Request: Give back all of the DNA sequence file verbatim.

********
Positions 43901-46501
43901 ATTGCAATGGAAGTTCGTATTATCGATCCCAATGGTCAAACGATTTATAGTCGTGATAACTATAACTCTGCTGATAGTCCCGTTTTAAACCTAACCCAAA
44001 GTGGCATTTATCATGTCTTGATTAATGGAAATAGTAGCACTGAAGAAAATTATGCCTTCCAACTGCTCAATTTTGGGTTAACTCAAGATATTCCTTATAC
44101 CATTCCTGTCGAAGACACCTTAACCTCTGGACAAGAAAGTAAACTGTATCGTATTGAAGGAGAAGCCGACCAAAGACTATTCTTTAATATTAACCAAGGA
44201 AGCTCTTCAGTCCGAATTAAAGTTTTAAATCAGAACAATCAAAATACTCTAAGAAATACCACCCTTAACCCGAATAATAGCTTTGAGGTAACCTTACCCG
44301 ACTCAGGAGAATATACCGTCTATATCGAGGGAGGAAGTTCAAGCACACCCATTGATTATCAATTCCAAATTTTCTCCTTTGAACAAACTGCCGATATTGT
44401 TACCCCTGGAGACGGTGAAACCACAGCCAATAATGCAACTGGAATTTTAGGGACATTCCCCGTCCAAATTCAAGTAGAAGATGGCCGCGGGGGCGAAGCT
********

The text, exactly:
Positions 43901-46501
43901 ATTGCAATGGAAGTTCGTATTATCGATCCCAATGGTCAAACGATTTATAGTCGTGATAACTATAACTCTGCTGATAGTCCCGTTTTAAACCTAACCCAAA
44001 GTGGCATTTATCATGTCTTGATTAATGGAAATAGTAGCACTGAAGAAAATTATGCCTTCCAACTGCTCAATTTTGGGTTAACTCAAGATATTCCTTATAC
44101 CATTCCTGTCGAAGACACCTTAACCTCTGGACAAGAAAGTAAACTGTATCGTATTGAAGGAGAAGCCGACCAAAGACTATTCTTTAATATTAACCAAGGA
44201 AGCTCTTCAGTCCGAATTAAAGTTTTAAATCAGAACAATCAAAATACTCTAAGAAATACCACCCTTAACCCGAATAATAGCTTTGAGGTAACCTTACCCG
44301 ACTCAGGAGAATATACCGTCTATATCGAGGGAGGAAGTTCAAGCACACCCATTGATTATCAATTCCAAATTTTCTCCTTTGAACAAACTGCCGATATTGT
44401 TACCCCTGGAGACGGTGAAACCACAGCCAATAATGCAACTGGAATTTTAGGGACATTCCCCGTCCAAATTCAAGTAGAAGATGGCCGCGGGGGCGAAGCT